That Old Chestnut Kills MRSA

By Elijah Hagler

Scientists inspired by traditional folk remedies in Italy have developed a new molecule that neutralises the drug-resistant disease, MRSA.

Researchers from Emory University in Atlanta, Georgia, went back to old texts from southern Italy which praised the ability of the chestnut leaf to cure various ailments and infections.

The team isolated a molecule which was shown to deactivate MRSA, a bacterial superbug which is resistant to antibiotics.

Associate professor Cassandra Quave said her team had decided to investigate the effectiveness of the chestnut leaf after having heard folkloric tales from southern Italy on its ability to stop disease and infection. They isolated a molecule, which appears in tiny quantities in the leaves, and discovered it really did have healing powers.

“Unlike antibiotics, which kill or slow down the growth of MRSA, this compound works by blocking the bacteria’s ability to communicate with each other, so they can’t co-ordinate actions like toxin production,” said professor Quave. “So, in the presence of this molecule, MRSA is basically rendered ineffective in creating toxins that would degrade body tissue and lead to infections.”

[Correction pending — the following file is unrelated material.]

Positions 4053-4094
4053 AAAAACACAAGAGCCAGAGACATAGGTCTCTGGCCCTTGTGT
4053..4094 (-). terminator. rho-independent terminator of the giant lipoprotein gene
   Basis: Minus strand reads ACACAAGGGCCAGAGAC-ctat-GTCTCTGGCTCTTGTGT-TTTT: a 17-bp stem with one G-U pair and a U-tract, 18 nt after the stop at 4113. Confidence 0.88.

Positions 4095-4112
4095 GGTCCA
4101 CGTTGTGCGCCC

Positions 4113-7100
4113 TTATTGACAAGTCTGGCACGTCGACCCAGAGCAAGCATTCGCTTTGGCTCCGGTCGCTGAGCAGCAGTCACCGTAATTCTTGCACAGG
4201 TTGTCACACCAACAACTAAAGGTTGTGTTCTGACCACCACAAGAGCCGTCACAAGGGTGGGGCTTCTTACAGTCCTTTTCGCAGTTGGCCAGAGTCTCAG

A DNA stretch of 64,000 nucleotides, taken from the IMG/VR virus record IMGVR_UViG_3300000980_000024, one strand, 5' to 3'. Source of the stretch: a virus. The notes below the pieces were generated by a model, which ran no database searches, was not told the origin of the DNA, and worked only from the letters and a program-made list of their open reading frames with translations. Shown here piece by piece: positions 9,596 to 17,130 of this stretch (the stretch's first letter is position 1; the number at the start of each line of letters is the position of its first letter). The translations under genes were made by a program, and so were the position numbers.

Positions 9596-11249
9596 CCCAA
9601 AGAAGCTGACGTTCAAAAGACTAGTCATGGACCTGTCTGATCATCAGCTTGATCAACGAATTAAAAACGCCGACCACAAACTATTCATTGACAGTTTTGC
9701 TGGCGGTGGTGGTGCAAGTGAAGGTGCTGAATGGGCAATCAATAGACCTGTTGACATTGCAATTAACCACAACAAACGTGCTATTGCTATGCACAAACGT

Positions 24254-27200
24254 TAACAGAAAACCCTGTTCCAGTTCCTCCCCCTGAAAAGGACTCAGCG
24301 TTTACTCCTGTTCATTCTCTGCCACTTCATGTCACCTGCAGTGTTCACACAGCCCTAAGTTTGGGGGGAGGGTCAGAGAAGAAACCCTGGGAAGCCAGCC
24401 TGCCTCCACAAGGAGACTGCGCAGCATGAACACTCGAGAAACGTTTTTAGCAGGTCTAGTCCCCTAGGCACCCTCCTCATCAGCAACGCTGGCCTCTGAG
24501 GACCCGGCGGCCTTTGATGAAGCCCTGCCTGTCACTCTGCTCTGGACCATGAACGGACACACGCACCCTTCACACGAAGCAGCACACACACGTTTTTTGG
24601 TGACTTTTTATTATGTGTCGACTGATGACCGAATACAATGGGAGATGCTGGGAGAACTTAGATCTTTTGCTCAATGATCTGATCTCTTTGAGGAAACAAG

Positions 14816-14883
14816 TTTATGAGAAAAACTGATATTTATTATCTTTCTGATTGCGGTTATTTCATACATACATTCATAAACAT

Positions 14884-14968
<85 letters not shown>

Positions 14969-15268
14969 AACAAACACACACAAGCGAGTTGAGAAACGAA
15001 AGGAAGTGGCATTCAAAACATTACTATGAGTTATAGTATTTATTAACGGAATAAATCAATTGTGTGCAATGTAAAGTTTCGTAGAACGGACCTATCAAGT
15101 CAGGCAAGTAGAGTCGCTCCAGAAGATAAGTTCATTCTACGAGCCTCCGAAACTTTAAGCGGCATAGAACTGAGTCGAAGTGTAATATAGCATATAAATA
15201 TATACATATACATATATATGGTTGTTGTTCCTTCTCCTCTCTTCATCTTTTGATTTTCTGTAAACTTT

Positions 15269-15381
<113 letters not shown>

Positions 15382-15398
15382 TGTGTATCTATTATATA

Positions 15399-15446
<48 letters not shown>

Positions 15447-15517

She added, “This will open doors for future discovery to improve upon this molecule to help fuel drug development and so have more options to treat MRSA.”

The research started more than a decade ago, when her team heard old folk stories about the magical healing power of the sweet chestnut tree in southern Italy. They conducted hundreds of interviews with locals and documented old medical texts, including how to make a poultice, an ointment or mixture put on a cloth and pressed to the skin.

“In traditional Italian medicine, a compress of the boiled leaves is applied to the skin to treat burns, raises and wounds,” said Professor Quave.

The team have been working since then on isolating the effective molecule and have now discovered the most active molecule, which they have called Castaneroxy A, in blocking MRSA.

The goal, said Professor Quuave, was to find ways to weaken lethal microbes, rather than kill them, to allow the immune system or antibiotics to destroy an infection.

Antibiotics work by killing bacteria but that can sometimes lead to greater resistance among the few bacteria which survive. MRSA is one of the most serious infectious diseases in the world. Professor Quave said that there were around 700,000 deaths worldwide each year from such microbial infections, with that figure expected to rise to 10 million by 2050.


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